It takes a load of chutzpah to claim that your 140-character declarations were taken out of context when they were retweeted, but that’s what besieged Brandeis University student Khadijah Lynch is doing in response to her tweets about assassinated New York City cops.
Lynch, you may remember, tweeted that she had “no sympathy” for Wenjian Liu and Rafael Ramos, executed without provocation by a cop-hating gunman. Her comments were retweeted by fellow student Daniel Mael, who was then accused by a campus leader of stalking Lynch.
In defending the statements, Lynch said they reflected raw anger and frustration following the fatal shooting of a 12-year-old black boy by a police officer in Cleveland and grand jury decisions in Missouri and New York to not indict white police officers in the deaths of unarmed black men.
In that light, “it was hard for me to conjure sympathy for those police officers” shot to death in New York, she said.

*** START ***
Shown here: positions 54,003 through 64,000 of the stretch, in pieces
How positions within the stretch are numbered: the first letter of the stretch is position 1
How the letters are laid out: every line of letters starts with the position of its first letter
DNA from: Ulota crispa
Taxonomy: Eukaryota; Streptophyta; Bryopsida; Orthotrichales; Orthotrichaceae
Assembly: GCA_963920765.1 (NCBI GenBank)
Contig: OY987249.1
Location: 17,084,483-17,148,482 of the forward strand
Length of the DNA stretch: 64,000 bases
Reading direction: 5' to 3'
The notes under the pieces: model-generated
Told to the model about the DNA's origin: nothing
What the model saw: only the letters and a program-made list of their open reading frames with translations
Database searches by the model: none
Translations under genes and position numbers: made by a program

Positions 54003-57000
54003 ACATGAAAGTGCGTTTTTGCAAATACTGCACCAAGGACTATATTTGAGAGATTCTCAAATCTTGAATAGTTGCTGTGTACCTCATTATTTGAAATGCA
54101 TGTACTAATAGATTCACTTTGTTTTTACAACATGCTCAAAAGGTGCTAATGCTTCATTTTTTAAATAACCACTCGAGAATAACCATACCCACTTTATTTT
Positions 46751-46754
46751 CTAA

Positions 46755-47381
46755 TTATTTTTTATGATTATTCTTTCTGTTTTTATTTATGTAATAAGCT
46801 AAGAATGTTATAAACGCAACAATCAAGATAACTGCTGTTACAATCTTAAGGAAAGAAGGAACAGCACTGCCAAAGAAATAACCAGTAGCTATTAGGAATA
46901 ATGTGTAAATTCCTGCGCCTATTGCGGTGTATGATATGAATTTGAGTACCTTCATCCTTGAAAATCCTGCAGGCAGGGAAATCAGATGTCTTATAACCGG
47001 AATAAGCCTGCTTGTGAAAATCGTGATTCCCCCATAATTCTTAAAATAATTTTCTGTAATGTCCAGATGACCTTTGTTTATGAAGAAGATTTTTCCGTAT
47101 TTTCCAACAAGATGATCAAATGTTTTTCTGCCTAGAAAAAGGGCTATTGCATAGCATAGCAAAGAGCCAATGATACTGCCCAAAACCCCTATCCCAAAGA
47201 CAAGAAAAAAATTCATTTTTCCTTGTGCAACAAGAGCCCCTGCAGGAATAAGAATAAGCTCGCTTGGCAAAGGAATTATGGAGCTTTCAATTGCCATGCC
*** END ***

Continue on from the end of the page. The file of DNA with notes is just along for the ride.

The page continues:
But, she added in a telephone interview, “Not having sympathy is not that same as rejoicing or saying that they deserved to die. I think all human life is valuable; I’m not a violent person; and I don’t condone violence. I was very sympathetic for the families.”
Lynch says she stands by her tweets despite claiming they were taken out of context:
“I stand by everything I said on my Twitter account. . . I don’t want to live in a country where police can get away with murdering black children and black people and not be held accountable.”
Mael said Wednesday he was shocked by the attention his post received and by much of the reaction. He said that he re-published Lynch’s tweets because “students on campus deserve to know when other people on campus, particularly student leaders, support violent acts and express a lack of sympathy for murdered police officers.”
Lynch resigned her position as undergrad representative for the school’s African and Afro-American Studies Department following the attention, and the department chair said she in no way represents its views.
Don’t expect any more searing social commentary from Lynch in public – she made her Twitter page private.
IMAGE: Phil LaCombe/Flickr